The first one is simple: garbage. As soon as you see it, delete it. Spam, advertising you aren’t interested in, messages from old mailing lists you’ve lost interest in, etc. It’s all trash, so trash it. Immediately.

The next category is the action category. These messages require someone — typically you — to do something. For instance, “Call Jane about the committee meeting,” “Forward the presentation to Frank,” or “Ask Faith about the campout next week.” Once you’ve identified what the required action is, make note of it in the appropriate place (on your to-do list or calendar) and then delete the message. Yes, delete it. (Unless, again, your company requires you to retain your email for legal reasons. In this case, move it to an archive folder.)

The final category is reference material. These messages do not require action, but they do hold information that could be useful someday. Identify what that information is, store it in the appropriate place and then delete the email. Yes, delete it. On to step three.

Do what must be done (the appropriate place)

This step is a biggie. Just as you don’t pull a hot turkey out of the oven without first knowing where you’re going to set it down, you should’t delete that email message until you’ve identified a trusted place to put its important information. This is what David Allen calls a “trusted system.” Essentially, it’s an obvious, reliable stake in the ground that holds your information.

It can be anything you want. You might choose a paper notebook — I carry one around for jotting a daily task list. There’s lots of software available, from simple to involved, which you can use for this purpose. My choice is Evernote, because it’s simple to use, powerful, cross-platform (Mac, Windows, web browsers and an increasing number of mobile devices are supported) and above all, reliable. Evernote works by creating virtual Notebooks, each of which can contain several notes. Notes and notebooks can be sorted, categorized and organized to your heart’s content, and online sync keeps them up-to-date across all you devices. So, if you create a note on your computer, it will show up on your phone or iPad without you having to do a thing.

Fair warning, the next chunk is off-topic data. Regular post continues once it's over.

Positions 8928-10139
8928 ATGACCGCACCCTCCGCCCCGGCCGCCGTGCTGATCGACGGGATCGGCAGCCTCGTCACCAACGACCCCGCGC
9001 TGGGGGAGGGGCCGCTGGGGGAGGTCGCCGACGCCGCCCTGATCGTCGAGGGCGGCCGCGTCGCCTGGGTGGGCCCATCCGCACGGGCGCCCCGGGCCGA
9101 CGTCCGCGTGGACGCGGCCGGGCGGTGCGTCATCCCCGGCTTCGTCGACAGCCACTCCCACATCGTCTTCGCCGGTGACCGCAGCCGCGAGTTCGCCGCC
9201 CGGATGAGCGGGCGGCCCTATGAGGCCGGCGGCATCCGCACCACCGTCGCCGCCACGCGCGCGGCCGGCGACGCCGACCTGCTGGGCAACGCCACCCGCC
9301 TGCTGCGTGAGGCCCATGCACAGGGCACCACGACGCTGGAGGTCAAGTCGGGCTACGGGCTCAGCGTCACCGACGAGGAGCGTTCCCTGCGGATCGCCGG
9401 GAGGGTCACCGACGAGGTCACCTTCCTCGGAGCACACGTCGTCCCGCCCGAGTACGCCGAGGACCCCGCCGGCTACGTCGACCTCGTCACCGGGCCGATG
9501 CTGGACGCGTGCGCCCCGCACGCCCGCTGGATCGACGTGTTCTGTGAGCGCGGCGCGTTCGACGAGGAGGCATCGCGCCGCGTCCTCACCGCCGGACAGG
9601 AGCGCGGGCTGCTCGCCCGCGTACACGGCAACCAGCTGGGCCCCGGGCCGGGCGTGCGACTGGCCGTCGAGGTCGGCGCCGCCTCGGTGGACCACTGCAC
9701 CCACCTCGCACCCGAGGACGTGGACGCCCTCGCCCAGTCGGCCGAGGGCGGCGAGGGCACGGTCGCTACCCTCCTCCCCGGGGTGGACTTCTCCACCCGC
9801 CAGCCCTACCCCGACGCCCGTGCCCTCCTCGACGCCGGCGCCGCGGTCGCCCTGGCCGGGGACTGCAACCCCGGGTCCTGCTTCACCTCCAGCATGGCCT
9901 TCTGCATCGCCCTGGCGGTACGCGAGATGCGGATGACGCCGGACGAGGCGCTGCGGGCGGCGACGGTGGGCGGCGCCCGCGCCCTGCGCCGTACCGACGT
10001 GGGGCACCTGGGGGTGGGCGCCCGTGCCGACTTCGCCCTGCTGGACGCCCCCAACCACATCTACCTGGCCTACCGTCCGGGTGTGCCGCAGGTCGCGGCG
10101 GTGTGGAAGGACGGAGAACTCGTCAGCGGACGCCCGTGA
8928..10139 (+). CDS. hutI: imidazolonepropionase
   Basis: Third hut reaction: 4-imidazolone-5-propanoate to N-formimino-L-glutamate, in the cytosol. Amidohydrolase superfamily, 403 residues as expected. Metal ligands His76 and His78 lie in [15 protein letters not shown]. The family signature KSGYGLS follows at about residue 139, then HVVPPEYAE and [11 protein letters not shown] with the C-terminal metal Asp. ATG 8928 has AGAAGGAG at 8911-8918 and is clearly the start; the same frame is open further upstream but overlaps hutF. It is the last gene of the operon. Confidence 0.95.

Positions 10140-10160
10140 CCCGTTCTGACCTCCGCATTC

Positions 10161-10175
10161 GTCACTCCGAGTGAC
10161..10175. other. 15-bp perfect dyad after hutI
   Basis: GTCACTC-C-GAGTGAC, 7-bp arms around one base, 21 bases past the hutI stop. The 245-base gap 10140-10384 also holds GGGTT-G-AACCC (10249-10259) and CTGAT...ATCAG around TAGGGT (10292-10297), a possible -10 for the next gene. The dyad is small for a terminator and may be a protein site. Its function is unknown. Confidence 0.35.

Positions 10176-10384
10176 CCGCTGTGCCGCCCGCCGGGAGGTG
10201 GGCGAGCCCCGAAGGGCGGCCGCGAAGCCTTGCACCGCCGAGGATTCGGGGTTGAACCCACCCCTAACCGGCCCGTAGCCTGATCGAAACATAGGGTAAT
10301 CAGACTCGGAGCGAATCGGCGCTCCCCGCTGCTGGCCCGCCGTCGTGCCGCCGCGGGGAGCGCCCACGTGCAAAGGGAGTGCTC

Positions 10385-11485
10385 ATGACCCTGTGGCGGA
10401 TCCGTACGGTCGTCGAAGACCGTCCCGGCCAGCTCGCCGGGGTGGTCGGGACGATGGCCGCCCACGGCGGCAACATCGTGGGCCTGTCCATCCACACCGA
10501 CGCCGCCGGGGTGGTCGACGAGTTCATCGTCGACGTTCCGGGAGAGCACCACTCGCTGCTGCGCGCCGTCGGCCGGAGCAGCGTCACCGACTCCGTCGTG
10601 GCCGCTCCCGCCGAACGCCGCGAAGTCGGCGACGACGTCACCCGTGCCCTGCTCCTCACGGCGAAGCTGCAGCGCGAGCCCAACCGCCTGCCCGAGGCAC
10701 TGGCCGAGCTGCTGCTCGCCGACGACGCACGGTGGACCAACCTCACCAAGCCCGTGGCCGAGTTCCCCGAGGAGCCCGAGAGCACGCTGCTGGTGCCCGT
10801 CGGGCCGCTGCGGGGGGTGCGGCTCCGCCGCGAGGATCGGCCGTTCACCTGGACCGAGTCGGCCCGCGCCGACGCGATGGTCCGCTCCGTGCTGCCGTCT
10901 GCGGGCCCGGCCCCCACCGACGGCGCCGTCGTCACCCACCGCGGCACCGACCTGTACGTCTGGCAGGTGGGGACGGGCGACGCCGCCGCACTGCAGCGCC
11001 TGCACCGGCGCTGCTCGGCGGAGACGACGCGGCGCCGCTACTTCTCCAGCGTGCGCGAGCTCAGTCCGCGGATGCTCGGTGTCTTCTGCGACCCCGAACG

Evernote is fantastic for storing reference material, or what I call “cold storage.” Receipts from online purchases, how-to’s, restaurant menus, theatre schedules, the kids’ sporting information, contracts and more. Once you have the pertinent information in a reliable system you trust, you can delete the email message.

As for action items, how you handle these is up to you. Evernote will create an action list, if you decide to use it. You can also create a list in a notebook or task-oriented software like Remember The Milk, Teux Deux or even Omnifocus if you want to go hard-core.

The important thing is trust. You must have faith in the system you choose, whatever it is. That way your brain will stop pestering you and, more importantly, you’ll be able to delete those messages. So, to recap. When an email message arrives, follow these steps:

  1. Decide what it is.
  2. Decide what must be done (trash, define a task or place in cold storage).
  3. Do what must be done.